Leafing through photo albums of past visits to Florida can leave you a bit cynical. The spring break jaunts may have been titillating a decade ago, but your interests have evolved since you won the gold for beer bonging and string bikini chasing.
You’ve done your sentence at the Magic Kingdom. While Orlando remains “the muggiest place on Earth,” the cost of a ticket, let alone a meal or souvenir, is anything but frozen in yesteryear. The degree to which inflation has struck Disney World evokes concern for the livelihood of its animated residents; When was the last time Minnie Mouse had a paying gig?
Your vacation needs a shot of turn-of-the-century ambience without the touristy glitz that seasoned travelers desperately try to avoid.
Tarpon Springs, about 30 miles northwest of the Tampa Airport, was once a playground for the Victotian-era rich and famous from up north, and the quaint city of 23,000 has become an Eden for antique collectors. Jetsam from the state’s large senior population–approximately 23 percent are retirees–make the local vintage shops a gold mine of treasures from bygone days.
But the attraction that brings many back year after year, even generation after generation, is the town’s Greek fisherman‘s village and sponge docks on Dodecanese Street. Tarpon Springs is home to the highest percentage of Greek Americans in the country.
Lining the dock is a strip of shops boasting the local wares: handmade goats milk soap and bath products from Getaguru Handmade Soap Company; baklava and other artisan desserts from Hellas Restaurant and Bakery and, of course, shells, loofahs and sponges from Yia Yia’s Gifts and Spongeorama’s Sponge Factory (the latter harvested from waters right off the coast of Gulf Harbor).
The shops and authentic Greek restaurants, such as Mynos Authentic Greek Cookery, grew up around a vibrant, working fisherman’s village of the 1900s. When the red ride algae bloom of 1947 chocked out the natural sponges that were the town’s economic mainstay, Tarpon Springs found a new livelihood as a tourist destination. Stores and food stands, once appealing to the fishermen who supported the town, have been transformed into boutiques and restaurants. Sponge diving has made a return farther off the Gulf Harbor and many fishermen have switched to lucrative shrimping.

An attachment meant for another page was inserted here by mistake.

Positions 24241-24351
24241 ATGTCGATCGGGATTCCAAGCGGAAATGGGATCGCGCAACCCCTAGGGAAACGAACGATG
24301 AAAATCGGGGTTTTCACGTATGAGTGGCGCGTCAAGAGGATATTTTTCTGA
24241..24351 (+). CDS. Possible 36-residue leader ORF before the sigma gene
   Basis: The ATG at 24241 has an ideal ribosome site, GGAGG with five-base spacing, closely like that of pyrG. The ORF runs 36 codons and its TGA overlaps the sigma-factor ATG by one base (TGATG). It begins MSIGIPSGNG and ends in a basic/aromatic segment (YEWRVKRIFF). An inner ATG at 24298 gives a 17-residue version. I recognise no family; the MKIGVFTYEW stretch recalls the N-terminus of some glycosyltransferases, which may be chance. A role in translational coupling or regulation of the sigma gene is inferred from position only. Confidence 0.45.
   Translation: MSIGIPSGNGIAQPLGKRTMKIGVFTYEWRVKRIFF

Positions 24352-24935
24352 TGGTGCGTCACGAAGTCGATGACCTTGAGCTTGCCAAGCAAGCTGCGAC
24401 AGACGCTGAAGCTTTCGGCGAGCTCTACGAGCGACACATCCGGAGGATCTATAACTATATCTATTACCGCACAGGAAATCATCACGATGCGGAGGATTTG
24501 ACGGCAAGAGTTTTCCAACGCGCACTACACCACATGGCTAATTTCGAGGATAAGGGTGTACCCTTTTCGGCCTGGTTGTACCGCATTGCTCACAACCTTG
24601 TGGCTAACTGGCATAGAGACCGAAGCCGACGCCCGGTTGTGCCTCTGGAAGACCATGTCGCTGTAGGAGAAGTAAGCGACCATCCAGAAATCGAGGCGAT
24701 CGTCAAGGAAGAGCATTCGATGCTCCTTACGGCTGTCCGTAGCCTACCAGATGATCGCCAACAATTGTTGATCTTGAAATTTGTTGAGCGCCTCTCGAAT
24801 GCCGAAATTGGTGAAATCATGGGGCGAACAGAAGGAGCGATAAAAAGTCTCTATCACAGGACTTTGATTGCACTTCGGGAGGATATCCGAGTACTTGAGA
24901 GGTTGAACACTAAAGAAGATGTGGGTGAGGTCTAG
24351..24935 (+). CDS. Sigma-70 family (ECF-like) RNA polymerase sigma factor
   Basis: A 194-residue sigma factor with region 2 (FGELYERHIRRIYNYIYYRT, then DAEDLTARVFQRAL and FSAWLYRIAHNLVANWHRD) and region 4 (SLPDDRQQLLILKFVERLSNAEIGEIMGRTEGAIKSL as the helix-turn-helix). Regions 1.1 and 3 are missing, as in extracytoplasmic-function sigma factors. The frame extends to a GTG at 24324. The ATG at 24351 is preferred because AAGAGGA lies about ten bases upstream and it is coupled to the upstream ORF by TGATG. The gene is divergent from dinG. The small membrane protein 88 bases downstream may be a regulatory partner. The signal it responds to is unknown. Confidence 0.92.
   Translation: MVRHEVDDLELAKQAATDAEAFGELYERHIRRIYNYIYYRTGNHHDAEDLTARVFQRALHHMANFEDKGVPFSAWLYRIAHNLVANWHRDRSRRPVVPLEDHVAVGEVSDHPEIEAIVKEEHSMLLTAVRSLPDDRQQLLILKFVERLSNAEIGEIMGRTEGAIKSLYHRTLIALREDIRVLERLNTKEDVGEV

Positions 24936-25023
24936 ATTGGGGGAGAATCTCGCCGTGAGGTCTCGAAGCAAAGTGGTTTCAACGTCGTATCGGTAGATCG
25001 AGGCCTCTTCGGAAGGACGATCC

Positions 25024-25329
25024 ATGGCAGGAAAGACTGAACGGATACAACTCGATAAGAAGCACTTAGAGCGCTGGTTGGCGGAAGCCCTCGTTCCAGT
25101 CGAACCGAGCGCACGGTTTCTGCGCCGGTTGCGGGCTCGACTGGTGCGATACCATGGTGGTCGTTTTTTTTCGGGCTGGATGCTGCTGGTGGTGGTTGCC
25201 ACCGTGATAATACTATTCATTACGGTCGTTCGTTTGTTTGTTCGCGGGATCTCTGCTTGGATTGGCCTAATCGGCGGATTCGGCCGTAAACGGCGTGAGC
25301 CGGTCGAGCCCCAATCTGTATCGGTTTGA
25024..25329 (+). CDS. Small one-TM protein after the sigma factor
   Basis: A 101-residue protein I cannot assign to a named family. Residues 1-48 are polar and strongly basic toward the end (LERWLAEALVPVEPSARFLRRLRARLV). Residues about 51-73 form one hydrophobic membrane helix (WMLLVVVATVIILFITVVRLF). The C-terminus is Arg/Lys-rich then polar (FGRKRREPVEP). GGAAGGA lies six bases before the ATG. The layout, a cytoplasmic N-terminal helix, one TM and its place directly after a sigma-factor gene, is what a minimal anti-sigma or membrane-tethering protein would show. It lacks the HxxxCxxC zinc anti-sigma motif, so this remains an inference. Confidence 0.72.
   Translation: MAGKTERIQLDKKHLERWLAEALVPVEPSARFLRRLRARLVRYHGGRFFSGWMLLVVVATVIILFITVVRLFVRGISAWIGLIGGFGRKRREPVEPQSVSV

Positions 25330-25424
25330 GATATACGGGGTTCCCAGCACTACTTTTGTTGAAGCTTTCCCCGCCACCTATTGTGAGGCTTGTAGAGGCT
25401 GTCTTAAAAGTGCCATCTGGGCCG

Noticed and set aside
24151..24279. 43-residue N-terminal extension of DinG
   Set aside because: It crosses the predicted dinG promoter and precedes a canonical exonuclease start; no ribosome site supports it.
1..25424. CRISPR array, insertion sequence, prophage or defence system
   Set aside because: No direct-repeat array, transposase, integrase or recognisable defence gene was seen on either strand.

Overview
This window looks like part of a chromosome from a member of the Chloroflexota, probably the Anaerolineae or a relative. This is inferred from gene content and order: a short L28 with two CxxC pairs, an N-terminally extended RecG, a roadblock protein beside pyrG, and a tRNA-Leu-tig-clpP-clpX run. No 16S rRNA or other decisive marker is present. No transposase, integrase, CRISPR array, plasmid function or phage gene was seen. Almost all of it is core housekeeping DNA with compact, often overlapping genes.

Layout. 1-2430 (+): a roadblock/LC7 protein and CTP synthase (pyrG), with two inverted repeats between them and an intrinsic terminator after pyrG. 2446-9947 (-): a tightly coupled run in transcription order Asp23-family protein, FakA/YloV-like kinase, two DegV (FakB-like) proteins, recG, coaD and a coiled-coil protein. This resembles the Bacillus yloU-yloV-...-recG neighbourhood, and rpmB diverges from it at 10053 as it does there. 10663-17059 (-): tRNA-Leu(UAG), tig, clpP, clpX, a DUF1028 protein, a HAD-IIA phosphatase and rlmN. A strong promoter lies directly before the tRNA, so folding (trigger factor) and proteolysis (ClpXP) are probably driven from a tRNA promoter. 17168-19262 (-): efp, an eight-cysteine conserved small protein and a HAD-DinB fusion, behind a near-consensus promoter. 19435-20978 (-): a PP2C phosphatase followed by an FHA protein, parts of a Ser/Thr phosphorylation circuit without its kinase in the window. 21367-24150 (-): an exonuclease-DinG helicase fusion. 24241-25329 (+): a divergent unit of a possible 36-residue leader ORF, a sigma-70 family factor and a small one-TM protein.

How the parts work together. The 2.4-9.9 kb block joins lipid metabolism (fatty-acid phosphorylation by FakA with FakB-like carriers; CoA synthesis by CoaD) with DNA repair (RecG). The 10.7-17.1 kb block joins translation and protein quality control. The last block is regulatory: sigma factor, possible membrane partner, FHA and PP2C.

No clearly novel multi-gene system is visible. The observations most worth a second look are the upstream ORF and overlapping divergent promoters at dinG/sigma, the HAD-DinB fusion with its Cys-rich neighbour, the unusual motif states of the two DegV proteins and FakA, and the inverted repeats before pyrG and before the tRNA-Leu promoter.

Tarpon Springs has family appeal. The St. Nicholas Boat Line delivers sponge diving tours aimed to fill a junior captain’s eyes with wonder. The gilded fisherman’s statue and sweet shops are a wholesome alternative to an afternoon worshiping the Xbox. One of the most exciting attractions on the main drag is the Tarpon Springs Aquarium. Highlights include a 120,000-gallon tank containing 30 species of fish and sharks, lectures given underwater by divers, daily alligator feedings and a living reef. A touch tank allows visitors to feed and pet stingrays and small sharks.
You won’t find a Pride celebration in Tarpon Springs, or a bar flying a rainbow flag. Local Sapphic sisters and their gay bothers play in Tarpon Springs by day and neighboring Dunedin at night.
Dunedin’s Main Street features two side-by-side queer bars–Blur and The Chin-a-Boom Room. Queer locals also gravitate to performances and arts openings at Leepa-Rattner Museum and the Tarpon Springs Cultural and Performing Arts Center.
Elaborate religious ceremonies rooted in the Greek Orthodox tradition are surprisingly welcoming and inclusive to queer people. Tarpon Springs hospitality experts Lisa Warner, of Tarpon Springs Holiday Inn, and John Lulias, of Millennium I ravel, are currently forming a gay and lesbian tourism committee.
Greek Americans from across the country join tourists at the annual Epiphany Festival in January, when the Spring Bayou waters are blessed in the hope that fishermen will have a safe season. Young divers plunge into the gulf to retrieve a wooden cross, symbolizing protection throughout the coming year.
When the ceremonies, usually presided over by the metropolitan of Atlanta and sometimes the archbishop of American, conclude, authentic Greek folk music and food usher in a kaleidoscopic festival.
Little has changed since its heyday as a sponge diving and fishing village, making Tarpon Springs a welcoming, authentic and unexploited enclave.
* Photos by Nicola Cuti
Cuti, Jaymee R.